Examination of trauma training for postgraduate psychology students

Andrea Sadusky, Emily P. Berger, Lioudmila Toporkova

Research output: Contribution to journalArticleResearchpeer-review

2 Citations (Scopus)


Objective: Psychologists are at the forefront of assessing and treating clients who been affected by trauma. This study determined the proportion of Australian postgraduate psychology courses that provide training on trauma in coursework units. Method: Descriptive statistics and content analysis were used to analyse the trauma-related contents of online unit handbooks from Masters of Psychology courses that were offered in 2019. Results: Forty-two unit handbooks from 25 courses delivered by 16 institutions explicitly mentioned trauma-related content, equating to 31.65% of courses included in the present study. Of those unit handbooks, 30 were unique (i.e., not duplicates across courses at the same institution). Content analysis of the unit handbooks revealed (a) trauma was most commonly discussed as a disorder (e.g., post-traumatic stress disorder, stressor-related disorders) and (b) postgraduate psychology students were often taught about trauma-related assessment, intervention and theory. Conclusions: Trauma training appears limited within postgraduate psychology coursework in Australia. Further research is warranted into how well-prepared psychology graduates are to work with clients who have been exposed to trauma. Such preparedness is vital in the current Australian climate whereby many individuals are impacted by potentially traumatic loss or adversity, for example, due to bushfires and COVID-19. KEY POINTS What is already known about this topic: The effects of traumatisation are highly variable across individuals and thus psychologists must be well-informed about the different presentations of trauma. Trauma- and stressor-related disorders are often challenging to treat and psychologists must be well-trained in appropriate interventions for doing so. Mental health practitioners often lack the appropriate support and training in addressing the needs of clients who have been affected by traumatising events. What this topic adds: Only a minority of postgraduate psychology courses in Australia appeared to contain information about trauma. Further research is warranted to continue to explore psychologists’ training and competency development in trauma-informed practice. Systemic changes to postgraduate psychology courses are required to ensure all provisional psychologists receive foundational knowledge and skills in supporting clients who have been impacted by trauma.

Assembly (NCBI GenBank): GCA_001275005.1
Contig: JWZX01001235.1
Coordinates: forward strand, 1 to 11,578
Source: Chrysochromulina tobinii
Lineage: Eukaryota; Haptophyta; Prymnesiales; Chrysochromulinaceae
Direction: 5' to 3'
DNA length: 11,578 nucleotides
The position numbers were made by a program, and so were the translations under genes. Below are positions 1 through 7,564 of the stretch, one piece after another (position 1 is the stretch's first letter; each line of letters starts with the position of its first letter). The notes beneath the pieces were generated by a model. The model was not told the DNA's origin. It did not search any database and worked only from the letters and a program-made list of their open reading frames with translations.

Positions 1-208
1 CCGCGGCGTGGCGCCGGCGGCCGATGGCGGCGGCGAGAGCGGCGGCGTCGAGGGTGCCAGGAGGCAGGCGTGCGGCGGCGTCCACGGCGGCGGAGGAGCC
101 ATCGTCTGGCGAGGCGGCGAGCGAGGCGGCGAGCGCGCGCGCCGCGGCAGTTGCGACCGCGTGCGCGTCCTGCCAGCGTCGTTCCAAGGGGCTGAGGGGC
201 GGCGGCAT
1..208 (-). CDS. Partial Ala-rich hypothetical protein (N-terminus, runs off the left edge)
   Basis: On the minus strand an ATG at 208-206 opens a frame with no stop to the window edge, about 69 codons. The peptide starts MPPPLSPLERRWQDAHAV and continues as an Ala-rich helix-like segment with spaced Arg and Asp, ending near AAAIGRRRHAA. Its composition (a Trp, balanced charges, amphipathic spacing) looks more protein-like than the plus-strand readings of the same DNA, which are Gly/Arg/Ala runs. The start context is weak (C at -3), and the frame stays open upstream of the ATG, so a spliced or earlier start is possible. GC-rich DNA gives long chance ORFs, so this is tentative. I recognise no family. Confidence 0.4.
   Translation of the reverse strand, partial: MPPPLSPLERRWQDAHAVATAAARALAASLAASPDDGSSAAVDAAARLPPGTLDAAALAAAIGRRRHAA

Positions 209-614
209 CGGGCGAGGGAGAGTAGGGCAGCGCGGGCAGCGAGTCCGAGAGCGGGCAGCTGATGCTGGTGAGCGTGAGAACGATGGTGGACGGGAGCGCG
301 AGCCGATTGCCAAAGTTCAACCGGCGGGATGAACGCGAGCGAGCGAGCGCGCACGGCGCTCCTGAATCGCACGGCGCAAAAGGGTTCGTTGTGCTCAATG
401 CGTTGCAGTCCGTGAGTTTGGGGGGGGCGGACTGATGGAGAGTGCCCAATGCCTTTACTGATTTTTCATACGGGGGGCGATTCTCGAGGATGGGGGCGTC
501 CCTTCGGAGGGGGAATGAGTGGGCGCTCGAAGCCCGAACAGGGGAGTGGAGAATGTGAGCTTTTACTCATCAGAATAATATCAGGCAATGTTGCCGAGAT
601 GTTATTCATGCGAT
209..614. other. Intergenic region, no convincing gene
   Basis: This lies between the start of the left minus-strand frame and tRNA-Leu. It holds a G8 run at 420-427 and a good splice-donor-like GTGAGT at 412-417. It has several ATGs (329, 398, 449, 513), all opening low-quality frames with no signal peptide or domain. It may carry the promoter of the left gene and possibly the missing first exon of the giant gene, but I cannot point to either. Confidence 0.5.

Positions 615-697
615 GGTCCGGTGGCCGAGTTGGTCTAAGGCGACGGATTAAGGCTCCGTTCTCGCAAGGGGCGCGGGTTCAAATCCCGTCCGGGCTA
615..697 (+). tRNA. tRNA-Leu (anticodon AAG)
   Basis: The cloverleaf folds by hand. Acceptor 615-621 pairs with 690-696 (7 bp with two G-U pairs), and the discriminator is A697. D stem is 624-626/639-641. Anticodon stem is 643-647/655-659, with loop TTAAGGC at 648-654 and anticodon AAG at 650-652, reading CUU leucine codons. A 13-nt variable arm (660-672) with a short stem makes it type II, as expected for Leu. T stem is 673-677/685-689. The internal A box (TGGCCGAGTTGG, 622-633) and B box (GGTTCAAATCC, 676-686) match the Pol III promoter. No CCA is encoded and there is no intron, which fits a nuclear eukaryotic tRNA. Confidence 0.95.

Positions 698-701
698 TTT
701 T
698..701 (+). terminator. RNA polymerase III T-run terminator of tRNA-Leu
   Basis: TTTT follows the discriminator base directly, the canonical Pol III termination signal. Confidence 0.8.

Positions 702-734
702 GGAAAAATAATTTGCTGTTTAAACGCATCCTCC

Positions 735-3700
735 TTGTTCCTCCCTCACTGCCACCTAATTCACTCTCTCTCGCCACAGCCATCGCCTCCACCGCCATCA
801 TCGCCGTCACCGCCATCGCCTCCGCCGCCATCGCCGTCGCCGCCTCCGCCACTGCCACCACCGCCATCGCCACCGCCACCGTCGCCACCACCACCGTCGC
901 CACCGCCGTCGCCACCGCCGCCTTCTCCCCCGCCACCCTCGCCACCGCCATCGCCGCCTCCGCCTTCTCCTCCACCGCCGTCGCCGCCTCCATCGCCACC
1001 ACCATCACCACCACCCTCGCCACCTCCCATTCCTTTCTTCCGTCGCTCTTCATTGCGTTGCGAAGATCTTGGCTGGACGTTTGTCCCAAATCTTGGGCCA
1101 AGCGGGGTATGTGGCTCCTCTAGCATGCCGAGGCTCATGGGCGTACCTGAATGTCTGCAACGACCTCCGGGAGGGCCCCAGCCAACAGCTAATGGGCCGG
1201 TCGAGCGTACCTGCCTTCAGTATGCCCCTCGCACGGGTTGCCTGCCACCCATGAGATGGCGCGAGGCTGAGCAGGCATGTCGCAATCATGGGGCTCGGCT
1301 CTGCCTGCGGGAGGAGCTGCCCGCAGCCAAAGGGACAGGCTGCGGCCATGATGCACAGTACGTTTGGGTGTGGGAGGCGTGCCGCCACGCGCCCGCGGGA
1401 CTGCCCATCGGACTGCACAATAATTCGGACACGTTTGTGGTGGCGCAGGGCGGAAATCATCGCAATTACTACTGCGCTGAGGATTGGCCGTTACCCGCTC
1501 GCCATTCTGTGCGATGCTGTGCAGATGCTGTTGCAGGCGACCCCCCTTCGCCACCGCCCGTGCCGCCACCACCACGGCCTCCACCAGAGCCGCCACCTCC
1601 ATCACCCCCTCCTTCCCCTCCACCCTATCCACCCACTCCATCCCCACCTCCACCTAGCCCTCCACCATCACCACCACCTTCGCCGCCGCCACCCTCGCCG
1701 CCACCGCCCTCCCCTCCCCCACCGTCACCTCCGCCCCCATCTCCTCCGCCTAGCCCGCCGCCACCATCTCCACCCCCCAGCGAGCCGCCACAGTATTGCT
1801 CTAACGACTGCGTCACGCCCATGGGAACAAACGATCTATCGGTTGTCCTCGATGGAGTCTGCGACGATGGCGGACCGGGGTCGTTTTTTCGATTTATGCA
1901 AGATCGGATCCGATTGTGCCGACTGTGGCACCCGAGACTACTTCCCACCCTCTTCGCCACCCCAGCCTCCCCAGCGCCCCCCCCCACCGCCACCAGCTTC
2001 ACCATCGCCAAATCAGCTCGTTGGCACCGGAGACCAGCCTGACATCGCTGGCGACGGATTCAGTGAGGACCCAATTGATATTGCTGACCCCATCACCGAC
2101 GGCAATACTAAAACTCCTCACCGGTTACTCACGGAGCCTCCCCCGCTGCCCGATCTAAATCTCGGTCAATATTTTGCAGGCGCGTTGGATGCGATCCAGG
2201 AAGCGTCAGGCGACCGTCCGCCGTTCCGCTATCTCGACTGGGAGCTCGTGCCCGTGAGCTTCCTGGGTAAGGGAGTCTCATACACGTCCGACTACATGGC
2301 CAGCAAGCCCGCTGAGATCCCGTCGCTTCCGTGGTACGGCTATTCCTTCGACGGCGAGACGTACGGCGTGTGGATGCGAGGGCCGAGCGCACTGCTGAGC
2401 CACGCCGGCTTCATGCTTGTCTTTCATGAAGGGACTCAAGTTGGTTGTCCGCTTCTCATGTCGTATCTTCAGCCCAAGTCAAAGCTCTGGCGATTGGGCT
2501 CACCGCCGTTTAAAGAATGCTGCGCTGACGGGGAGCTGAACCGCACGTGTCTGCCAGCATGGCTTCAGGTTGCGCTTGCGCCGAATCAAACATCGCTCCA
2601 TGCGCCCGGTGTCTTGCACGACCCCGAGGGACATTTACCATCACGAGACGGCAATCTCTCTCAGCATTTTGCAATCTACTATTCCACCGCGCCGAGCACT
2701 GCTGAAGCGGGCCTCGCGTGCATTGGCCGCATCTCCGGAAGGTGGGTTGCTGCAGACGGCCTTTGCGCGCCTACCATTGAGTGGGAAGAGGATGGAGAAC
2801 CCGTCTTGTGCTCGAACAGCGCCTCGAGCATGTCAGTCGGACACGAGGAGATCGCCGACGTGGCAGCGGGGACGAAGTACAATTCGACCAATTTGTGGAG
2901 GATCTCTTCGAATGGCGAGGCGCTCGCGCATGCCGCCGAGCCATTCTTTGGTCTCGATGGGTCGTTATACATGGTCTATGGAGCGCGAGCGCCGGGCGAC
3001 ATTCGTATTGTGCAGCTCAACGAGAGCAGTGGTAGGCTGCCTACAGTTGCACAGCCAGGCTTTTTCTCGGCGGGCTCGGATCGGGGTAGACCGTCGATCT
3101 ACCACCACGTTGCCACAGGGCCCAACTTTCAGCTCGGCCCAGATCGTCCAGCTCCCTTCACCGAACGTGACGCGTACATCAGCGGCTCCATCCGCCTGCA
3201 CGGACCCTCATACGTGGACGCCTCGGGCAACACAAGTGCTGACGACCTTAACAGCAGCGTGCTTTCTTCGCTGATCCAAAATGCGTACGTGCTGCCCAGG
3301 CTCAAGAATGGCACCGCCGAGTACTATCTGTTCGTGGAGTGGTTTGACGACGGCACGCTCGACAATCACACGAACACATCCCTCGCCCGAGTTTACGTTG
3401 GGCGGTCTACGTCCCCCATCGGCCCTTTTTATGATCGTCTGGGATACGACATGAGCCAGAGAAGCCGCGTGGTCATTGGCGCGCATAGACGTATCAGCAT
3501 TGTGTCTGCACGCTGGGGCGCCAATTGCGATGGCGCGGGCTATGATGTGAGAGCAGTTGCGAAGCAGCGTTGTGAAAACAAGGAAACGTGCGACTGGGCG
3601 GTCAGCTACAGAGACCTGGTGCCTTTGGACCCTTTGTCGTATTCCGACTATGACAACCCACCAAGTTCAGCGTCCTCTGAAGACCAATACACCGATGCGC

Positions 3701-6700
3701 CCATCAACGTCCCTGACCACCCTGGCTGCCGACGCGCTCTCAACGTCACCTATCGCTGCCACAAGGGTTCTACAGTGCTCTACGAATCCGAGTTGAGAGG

Original languageEnglish
Pages (from-to)306-315
Number of pages10
JournalClinical Psychologist
Issue number3
Publication statusPublished - 2021


  • Course syllabi
  • curriculum
  • postgraduate training
  • provisional psychologist
  • skills and competencies

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